MDT revokes permit for proposed alpine coaster development
Work is underway at a construction site along U.S. 93 north of Lakeside on Thursday, May 19. (Casey Kreider/Daily Inter Lake)
Bigfork Eagle | July 13, 2022 12:00 AM
The Montana Department of Transportation has nixed a highway approach permit for a proposed — and neighbor opposed — development on U.S. 93 near Lakeside featuring an alpine coaster.
Agency spokesperson Megan Redmond cited “a change in use that was noted from what property owners disclosed on the original application” for the revocation.The property owners, Torsten and Jess Wedel, are now in the process of obtaining a temporary approach permit, which gives them access to the property while they complete a new, permanent approach permit. A highway approach permit allows an owner to access their property.
Community members have voiced strong opposition to the alpine coaster development. An alpine coaster, or mountain coaster, is an amusement ride that uses bobsled-like carts to ride down a track that is built into a hillside. The Wedels attempted to build the coaster in Lake County last year on a different parcel of land, but were denied a zone change after similar opposition from the community. County commissioners there cited potential traffic problems with the development.
The Wedels did not respond to requests for comment for this story.
At a May 18 community meeting addressing concerns about the development, MDT Maintenance Chief Justin Juelfs said developers told his agency earlier this year that they planned to build “VRBO type cabins” and a gift shop on the property. At the urging of community members, who petitioned the department to investigate further, Juelfs said the owners then revealed their plans for an alpine coaster.
Redmond said the revocation followed because the original approval was not going to stand, owing to the updated use of the property.
MDT has been notified that the landowners are obtaining a traffic impact study based on the intended use and will provide the results to the state upon completion. Based on the study results, impact mitigation may be required — at the developer’s expense. That traffic impact study will be conducted by a licensed engineering firm, Redmond said.
The landowners will have to complete a new application that will be vetted through MDT’s “Systems Impact Action Process.” That process has defined goals such as: “providing an avenue for private developers to request access to and from the state highway system, facilitating a timely review of the developer’s request, identifying reasonable accommodation of the developer’s project needs, preserving the safety, operational efficiency and integrity of Montana’s transportation system, protecting taxpayer investments by recovering costs from developers for their project’s impacts to the transportation system and ensuring MDT permitting does not precede an environmental process.”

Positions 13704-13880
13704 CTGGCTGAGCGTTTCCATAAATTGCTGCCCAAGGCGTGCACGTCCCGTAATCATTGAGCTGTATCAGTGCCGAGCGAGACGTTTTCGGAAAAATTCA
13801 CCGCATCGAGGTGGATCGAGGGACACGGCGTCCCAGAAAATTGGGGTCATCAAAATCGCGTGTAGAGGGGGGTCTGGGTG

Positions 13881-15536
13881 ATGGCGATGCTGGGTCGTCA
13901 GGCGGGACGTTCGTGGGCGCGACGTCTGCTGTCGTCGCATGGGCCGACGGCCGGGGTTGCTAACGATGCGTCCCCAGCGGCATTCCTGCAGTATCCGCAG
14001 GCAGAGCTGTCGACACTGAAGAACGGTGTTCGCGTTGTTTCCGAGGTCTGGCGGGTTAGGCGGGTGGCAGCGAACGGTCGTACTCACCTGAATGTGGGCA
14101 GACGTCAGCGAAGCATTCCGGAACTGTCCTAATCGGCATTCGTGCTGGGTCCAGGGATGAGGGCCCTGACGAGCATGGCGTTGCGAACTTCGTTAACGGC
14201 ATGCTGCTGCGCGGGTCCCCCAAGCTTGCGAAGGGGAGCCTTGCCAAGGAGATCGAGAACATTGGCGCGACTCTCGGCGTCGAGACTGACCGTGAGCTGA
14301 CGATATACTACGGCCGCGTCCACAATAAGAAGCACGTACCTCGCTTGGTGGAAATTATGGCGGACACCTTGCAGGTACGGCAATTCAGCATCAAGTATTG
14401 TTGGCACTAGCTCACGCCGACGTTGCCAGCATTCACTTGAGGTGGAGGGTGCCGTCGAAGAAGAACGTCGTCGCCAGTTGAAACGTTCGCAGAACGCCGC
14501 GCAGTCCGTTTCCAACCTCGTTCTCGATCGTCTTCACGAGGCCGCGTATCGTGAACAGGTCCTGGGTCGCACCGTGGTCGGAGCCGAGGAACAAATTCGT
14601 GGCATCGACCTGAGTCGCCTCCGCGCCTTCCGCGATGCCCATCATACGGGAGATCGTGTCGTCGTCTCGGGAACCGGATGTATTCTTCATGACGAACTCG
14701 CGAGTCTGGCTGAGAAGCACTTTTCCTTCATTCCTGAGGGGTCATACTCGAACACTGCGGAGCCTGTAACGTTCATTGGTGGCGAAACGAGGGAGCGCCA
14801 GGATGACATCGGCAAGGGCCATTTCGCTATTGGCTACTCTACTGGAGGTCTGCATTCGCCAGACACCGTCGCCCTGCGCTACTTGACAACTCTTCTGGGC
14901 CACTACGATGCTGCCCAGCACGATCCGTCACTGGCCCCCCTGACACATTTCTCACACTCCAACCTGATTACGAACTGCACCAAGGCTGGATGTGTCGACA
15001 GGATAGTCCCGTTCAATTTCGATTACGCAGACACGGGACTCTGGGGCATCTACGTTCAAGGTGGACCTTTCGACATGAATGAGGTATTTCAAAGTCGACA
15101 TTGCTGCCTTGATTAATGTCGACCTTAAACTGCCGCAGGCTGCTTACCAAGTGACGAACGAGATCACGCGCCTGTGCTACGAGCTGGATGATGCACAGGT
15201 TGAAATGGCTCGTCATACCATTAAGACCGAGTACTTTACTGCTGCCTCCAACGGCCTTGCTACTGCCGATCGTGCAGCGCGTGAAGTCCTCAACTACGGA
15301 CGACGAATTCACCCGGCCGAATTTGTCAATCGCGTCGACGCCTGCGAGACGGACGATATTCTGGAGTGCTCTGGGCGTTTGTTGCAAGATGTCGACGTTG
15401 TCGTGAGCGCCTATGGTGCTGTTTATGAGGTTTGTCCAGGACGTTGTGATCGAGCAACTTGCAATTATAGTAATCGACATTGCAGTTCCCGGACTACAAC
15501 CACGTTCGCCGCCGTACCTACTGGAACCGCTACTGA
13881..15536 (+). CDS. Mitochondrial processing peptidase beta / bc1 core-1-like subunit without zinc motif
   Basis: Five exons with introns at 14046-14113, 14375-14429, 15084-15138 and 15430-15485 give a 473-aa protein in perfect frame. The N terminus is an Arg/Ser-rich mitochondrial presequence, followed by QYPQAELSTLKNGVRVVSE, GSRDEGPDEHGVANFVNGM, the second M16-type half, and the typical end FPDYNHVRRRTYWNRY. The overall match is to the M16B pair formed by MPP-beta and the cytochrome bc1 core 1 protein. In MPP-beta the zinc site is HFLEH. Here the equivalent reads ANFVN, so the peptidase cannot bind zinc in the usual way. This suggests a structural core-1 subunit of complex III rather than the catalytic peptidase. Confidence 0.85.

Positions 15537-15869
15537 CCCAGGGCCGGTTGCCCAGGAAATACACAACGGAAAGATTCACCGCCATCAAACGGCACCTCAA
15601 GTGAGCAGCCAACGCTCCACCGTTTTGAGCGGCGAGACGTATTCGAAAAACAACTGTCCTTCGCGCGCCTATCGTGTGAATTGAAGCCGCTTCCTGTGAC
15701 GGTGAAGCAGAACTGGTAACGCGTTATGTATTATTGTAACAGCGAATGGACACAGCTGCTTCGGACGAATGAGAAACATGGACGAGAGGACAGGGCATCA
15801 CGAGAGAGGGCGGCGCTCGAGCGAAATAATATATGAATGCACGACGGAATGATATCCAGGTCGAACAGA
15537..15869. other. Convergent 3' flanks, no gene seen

Redmond said the MDT follows a formal process for all approach permits as well as their standard environmental process. She said no other studies are warranted at this time.
Simultaneously, the Upper West Shore Alliance started a petition titled “Remind MDT and DEQ they have an obligation to protect & preserve the Highway 93 Corridor,” which is poised to reach its 100 signature goal. The petition asks MDT to initiate a comprehensive highway corridor analysis through an Environmental Impact Statement as set forth by the Montana Environmental Policy Act and the National Environmental Policy Act. An Environmental Impact Statement is a government document that outlines the potential effects of a proposed project on the surrounding environment.
They are also urging the Montana Department of Environmental Quality to conduct a thorough review of the potential water quality impacts and the cumulative effects of similar developments that could be put in place along the western shore of Flathead Lake.
“The development of a commercial entity of this magnitude as well as the cumulative impacts of other similar commercial entities that might choose to co-locate along this gateway entrance to Lakeside has the potential to be environmentally catastrophic and degrade the performance of this highway corridor and create a serious safety hazard for those traveling this section of U.S. 93 which has been declared a limited access highway by the MDT,” the petition reads.
The petition argues that there is significant concern regarding the potential negative impacts on the water quality of Flathead Lake and natural habitat for many different kinds of animals in the area.
“MDT will follow our standard processes and procedures to ensure the safety of a roadway for all of the users,” Redmond said in response to the petition. “We're following the exact same process that we do statewide. And it's important for us to follow the protocol and collect the data that's needed so we can maintain a fair and unbiased decision.”